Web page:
Agendas and minutes of HCDA public board meetings show that the agency openly discussed the sale of private condos as far back as October 2002, when the authority adopted a business plan outlining its vision for the project. Also, while opponents have objected to the 200-foot height of the proposed condo towers, HCDA records show that the height was allowed as far back as 1990.
Daniel Dinell, executive director for the HCDA, acknowledged that the A&B proposal strays from the 2002 business plan in some ways. For example, the plan calls for just 300 to 400 residential units. Furthermore, he acknowledged, language in the plan implies that there would not be high-rise condo towers. Finally, the request for proposals from developers itself envisions just 300 condo units.
By contrast, A&B's original plan called for 937 condos, but a plan revised with public input now calls for 635.
Dinell said the business plan and RFP were meant to be "directional and not prescriptive." This approach, he said, was necessary to obtain the best ideas for a large-scale mixed-use development that was meant to create public benefits.
"We weren't looking to buy widgets," he said. "We were looking for the best ideas that could be brought to bear."
Sen. Carol Fukunaga, (D-Lower Makiki-Punchbowl), said the issue was not simply whether the HCDA has complied with laws concerning governmental procedure, but whether the agency has made it easy for citizens to participate.
For example, she said constituents have complained that it has been difficult for them to obtain information from the agency.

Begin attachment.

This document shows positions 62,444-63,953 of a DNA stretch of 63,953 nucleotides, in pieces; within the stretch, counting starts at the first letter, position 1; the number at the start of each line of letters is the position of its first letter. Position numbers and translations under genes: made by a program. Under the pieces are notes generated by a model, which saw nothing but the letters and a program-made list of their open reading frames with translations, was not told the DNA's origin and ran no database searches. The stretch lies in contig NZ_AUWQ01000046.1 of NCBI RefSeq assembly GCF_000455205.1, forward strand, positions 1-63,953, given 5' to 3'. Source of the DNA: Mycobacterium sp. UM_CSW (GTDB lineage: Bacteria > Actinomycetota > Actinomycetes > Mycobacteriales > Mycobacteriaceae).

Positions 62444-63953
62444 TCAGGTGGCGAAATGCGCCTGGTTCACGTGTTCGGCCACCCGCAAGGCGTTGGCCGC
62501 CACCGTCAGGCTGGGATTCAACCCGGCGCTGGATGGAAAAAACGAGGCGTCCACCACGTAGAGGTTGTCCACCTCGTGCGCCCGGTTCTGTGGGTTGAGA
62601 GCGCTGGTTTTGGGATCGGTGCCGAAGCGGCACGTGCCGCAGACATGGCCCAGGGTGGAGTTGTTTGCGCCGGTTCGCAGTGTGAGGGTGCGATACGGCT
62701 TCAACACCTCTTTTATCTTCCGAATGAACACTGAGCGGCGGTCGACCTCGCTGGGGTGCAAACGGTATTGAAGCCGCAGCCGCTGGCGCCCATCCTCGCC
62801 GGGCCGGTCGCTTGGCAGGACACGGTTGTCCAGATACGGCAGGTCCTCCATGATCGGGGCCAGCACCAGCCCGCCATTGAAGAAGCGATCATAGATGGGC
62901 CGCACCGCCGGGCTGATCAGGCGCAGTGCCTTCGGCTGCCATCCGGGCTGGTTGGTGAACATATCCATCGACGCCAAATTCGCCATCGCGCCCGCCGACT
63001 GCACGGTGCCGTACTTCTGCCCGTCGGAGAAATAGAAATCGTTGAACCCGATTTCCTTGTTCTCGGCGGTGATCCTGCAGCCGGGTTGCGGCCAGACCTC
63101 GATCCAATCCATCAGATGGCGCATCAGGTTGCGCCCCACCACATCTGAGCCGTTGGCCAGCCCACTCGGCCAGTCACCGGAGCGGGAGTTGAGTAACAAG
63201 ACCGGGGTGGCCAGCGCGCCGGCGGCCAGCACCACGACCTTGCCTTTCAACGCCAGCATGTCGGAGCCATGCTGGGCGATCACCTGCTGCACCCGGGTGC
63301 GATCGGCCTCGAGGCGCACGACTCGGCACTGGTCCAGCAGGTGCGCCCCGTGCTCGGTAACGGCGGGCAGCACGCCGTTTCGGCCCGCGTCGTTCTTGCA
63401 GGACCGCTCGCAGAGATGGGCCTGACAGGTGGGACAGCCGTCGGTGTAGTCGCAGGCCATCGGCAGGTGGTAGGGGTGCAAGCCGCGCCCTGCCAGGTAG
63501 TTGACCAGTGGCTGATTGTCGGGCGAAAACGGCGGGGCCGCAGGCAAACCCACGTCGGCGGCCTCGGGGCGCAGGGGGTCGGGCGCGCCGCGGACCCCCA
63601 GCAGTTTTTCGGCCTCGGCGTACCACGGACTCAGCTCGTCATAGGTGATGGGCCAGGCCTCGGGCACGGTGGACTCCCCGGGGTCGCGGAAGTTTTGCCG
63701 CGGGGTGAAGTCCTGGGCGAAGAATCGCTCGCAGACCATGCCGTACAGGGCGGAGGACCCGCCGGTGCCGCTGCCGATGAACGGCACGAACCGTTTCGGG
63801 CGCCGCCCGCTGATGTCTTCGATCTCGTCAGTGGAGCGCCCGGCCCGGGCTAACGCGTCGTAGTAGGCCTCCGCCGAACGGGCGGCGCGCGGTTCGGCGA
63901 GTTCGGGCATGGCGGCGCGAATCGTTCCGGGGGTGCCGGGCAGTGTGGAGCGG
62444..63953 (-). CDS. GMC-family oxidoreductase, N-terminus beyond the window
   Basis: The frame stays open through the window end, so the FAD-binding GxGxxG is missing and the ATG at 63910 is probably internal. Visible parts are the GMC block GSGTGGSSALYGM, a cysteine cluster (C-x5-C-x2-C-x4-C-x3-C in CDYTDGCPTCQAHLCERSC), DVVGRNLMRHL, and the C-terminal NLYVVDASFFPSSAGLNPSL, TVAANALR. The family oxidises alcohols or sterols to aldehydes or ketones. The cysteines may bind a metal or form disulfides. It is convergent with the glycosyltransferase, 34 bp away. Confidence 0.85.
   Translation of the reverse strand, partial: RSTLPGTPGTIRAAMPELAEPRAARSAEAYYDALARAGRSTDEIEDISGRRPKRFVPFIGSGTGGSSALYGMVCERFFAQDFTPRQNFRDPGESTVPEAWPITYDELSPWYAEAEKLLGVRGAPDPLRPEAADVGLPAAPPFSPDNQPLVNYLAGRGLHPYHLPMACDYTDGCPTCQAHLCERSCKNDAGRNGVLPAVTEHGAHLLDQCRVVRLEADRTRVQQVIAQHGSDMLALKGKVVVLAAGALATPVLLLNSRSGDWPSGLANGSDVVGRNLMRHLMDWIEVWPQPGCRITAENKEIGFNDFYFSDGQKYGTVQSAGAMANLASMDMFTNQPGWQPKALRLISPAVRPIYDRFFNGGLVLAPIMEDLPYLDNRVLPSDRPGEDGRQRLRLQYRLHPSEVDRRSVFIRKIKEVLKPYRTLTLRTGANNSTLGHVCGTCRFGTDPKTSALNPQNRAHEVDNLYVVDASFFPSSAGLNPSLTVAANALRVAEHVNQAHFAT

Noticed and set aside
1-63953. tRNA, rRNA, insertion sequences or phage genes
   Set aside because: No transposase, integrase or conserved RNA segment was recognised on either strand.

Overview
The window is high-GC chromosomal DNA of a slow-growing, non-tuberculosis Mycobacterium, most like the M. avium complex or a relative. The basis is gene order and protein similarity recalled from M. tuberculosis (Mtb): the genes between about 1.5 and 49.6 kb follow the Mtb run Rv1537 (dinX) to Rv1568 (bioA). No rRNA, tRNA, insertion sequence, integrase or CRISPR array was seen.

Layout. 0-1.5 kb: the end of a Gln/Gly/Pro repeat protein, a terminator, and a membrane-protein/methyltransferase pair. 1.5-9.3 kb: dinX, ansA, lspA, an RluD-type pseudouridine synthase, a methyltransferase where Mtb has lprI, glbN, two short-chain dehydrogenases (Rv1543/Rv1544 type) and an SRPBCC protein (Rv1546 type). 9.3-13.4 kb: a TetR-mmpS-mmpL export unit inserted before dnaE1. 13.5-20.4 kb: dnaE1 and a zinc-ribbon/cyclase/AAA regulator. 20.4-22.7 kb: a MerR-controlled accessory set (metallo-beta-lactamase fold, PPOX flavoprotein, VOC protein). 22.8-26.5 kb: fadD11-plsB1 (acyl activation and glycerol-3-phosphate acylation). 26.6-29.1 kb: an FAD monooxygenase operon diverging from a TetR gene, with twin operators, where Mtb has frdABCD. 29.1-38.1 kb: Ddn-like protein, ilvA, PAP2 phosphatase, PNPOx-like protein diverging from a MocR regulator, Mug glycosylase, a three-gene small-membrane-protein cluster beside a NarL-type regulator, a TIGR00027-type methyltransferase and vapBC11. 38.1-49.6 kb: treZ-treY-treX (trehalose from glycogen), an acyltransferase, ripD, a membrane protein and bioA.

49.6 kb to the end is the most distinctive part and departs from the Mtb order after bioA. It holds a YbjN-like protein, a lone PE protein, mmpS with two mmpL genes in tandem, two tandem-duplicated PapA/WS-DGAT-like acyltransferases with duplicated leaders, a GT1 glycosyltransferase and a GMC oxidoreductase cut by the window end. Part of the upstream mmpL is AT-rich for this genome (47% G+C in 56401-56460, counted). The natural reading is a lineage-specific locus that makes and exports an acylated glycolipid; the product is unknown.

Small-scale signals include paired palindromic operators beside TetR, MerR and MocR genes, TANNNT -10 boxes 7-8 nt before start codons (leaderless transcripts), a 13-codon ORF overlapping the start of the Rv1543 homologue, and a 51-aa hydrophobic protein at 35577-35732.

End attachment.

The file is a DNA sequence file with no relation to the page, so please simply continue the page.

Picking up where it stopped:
Furthermore, Fukunaga said, citizens have complained about the HCDA's standard practice of holding a public hearing on an issue, then holding a vote immediately after. The practice, she said, has created a perception that the HCDA cares little about public sentiment, but is holding the hearings as a formality.
Such concerns are particularly disturbing because of the HCDA's largely unrestrained authority, Fukunaga said.
"They really have a higher obligation to provide meaningful opportunities for people to participate," she said.
Fukunaga predicted there will be a "host of bills" introduced in the House and Senate concerning the HCDA .
WALKING AROUND the Kakaako waterfront one recent afternoon, Dinell noted that the place was largely deserted. With students and faculty on holiday break, the new medical school was a brick-and-glass ghost town, silent except for a babbling fountain. A 300-space parking lot between it and the waterfront park contained about 30 cars.
"It's 3:15 on a beautiful day, and it's dead," Dinell said. "It's nice, but ... ."
Later, Dinell showed off other features of Kakaako, including a sunbaked parking lot and maintenance yard for county trucks and an old hyperbaric chamber. The only person in sight was a man standing by a patch of roadside weeds pouring water into a bowl for the area's main residents: a colony of stray cats.
"This is what we're protecting," said Dinell, pointing to the truck parking lot.
LAND USE issues are not the only things bothering critics. Some neighborhood business owners worry they will have to foot the bill for road and infrastructure improvements in Kakaako Makai, Chun Oakland said. Others fear construction will kick up toxic material left in the ground by industrial facilities.
Davis Bernstein, Brownfields Program Manager for the state Department of Health, said officials have found elevated levels of lead, arsenic and petroleum products on the site, but he said the levels would not prevent the site from being safely cleaned up and prepared for development. The value of the land makes it worthwhile for a developer to clean it up, despite the additional costs, Bernstein said.
"It's almost unimaginable that the property wouldn't be worth cleaning up," he said.
A&B is now studying earlier environmental reports as part of its due diligence, said Linda Howe, an A&B spokeswoman.
Still, the main concern is land.
Chun Oakland said she has gotten calls from as far away as the Big Island, and from constituents who are normally apolitical. The calls, she said, generally involve the land issue.